What also made New Delhi wary of the Quad 2.0 is the lesson it learnt from the untimely demise of the Quad 1.0. Prime Minister Malcolm Turnbull's government in Australia may withstand the pressure from China. But if the November 2019 elections bring the Labor Party back to power in Canberra, the new dispensation could again pull out Australia from the quad to return to a policy of accommodation with China. Shinzo Abe, the original proponent of the quad, has just been re-elected as the prime minister of Japan, but the pacifists in his country will continue to seek a more accommodative tie with China.

It is, however, the inconsistency and incoherent policy of US President Donald Trump's administration in Washington DC that has put the biggest question mark on the survival of the quad. When Trump embarked on his 12-day-tour to Asia on November 3, many expected that he would return to the White House after reassuring the US allies and friends in the continent that his "America First" policy did not mean that Washington would cede its regional dominance to China.

Earlier this year, Trump himself vowed to work with Modi to "enhance peace and stability across the Indo-Pacific region." His secretary of state picked up the thread and elaborated the new US strategy for Indo-Pacific while delivering a speech in Washington DC on October 18. Tillerson rapped China for disrespecting the international law, subverting the global order, undermining the sovereignty of its neighbouring countries and for pursuing predatory economic policies. He not only called for greater cooperation between the US and India in the Indo-Pacific, but also mooted the idea of reviving the quad as a bulwark against a hegemonic China.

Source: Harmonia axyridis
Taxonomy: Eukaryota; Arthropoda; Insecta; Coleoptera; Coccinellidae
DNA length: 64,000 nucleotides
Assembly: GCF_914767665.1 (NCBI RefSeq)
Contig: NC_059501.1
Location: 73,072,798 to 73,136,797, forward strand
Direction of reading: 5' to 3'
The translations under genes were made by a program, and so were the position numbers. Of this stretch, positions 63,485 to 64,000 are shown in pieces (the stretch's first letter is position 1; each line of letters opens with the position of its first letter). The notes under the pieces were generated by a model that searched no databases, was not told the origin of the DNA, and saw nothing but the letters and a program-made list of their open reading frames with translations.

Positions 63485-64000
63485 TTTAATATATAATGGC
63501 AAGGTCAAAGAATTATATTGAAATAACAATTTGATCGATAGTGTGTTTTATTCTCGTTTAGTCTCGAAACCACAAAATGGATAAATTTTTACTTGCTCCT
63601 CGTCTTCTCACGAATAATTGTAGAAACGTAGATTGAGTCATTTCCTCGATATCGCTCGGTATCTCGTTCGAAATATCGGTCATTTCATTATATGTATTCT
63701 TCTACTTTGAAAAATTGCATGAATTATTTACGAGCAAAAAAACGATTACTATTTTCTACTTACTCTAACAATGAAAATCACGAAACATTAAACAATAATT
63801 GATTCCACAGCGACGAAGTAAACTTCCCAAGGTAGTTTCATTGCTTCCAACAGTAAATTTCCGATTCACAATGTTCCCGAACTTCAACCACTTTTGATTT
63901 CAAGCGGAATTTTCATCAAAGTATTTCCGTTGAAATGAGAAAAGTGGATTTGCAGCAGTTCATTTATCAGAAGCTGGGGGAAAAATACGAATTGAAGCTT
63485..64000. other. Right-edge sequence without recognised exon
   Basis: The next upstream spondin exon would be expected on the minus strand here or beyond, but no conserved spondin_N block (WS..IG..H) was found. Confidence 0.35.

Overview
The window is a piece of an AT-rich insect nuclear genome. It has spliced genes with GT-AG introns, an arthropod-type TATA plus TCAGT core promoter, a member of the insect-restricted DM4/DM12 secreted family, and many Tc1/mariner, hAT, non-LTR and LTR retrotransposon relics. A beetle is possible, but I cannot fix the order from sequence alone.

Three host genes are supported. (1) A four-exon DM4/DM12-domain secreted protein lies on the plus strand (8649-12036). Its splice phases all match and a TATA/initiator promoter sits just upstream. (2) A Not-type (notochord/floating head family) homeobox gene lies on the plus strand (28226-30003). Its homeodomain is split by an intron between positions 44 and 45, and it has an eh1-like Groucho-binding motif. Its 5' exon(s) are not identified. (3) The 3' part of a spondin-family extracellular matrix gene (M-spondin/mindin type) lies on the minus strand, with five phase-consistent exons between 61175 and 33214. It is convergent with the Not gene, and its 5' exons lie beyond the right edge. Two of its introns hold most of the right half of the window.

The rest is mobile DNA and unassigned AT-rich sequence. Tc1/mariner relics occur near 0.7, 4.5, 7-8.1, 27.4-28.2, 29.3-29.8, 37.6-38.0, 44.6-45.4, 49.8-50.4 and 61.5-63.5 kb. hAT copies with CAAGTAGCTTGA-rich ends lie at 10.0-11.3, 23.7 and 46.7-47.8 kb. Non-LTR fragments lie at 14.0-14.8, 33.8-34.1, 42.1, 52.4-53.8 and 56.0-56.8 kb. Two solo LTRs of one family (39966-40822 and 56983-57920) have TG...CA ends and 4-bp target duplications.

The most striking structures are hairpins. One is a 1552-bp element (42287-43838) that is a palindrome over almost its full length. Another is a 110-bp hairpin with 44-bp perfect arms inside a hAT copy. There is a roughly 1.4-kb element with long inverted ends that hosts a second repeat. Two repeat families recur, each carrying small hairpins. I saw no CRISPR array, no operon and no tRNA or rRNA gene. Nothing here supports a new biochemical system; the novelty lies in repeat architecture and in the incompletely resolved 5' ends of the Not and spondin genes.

But when Trump arrived in Beijing after visiting South Korea and Japan, he noted that the US and China should work together on global issues as they were the two "largest economies and important engines of global economic growth." Many in New Delhi were worried as the American president's words subtly hinted at a throwback to the old idea of US-China G-2, instead of promoting the Indo-Pacific narrative. His host, Chinese President Xi Jinping, told him that the Pacific Ocean was "big enough to accommodate China and the US."

New Delhi also noted the US president's comment at the Asia Pacific Economic Cooperation meeting  in Danang, Vietnam, where he said that his administration would not "let the US be taken advantage of anymore." Trump's words were anything but reassuring for America's allies and friends in Asia. His comment brought to the fore the contradiction between his "America First" policy and the move to build a coalition of Indo-Pacific democracies as a counterbalance to a rising China.

No wonder, India remained guarded even as it joined Japan, Australia and the US to re-launch the quad. Briefing mediapersons in Manila on November 13, Foreign Secretary S Jaishankar was at pains to play down India's participation in the four-nation initiative. He sought to drive home the point that India – like China, the US and many other nations – had been taking part in many plurilateral parleys and the quad had been added to the list as just another similar initiative.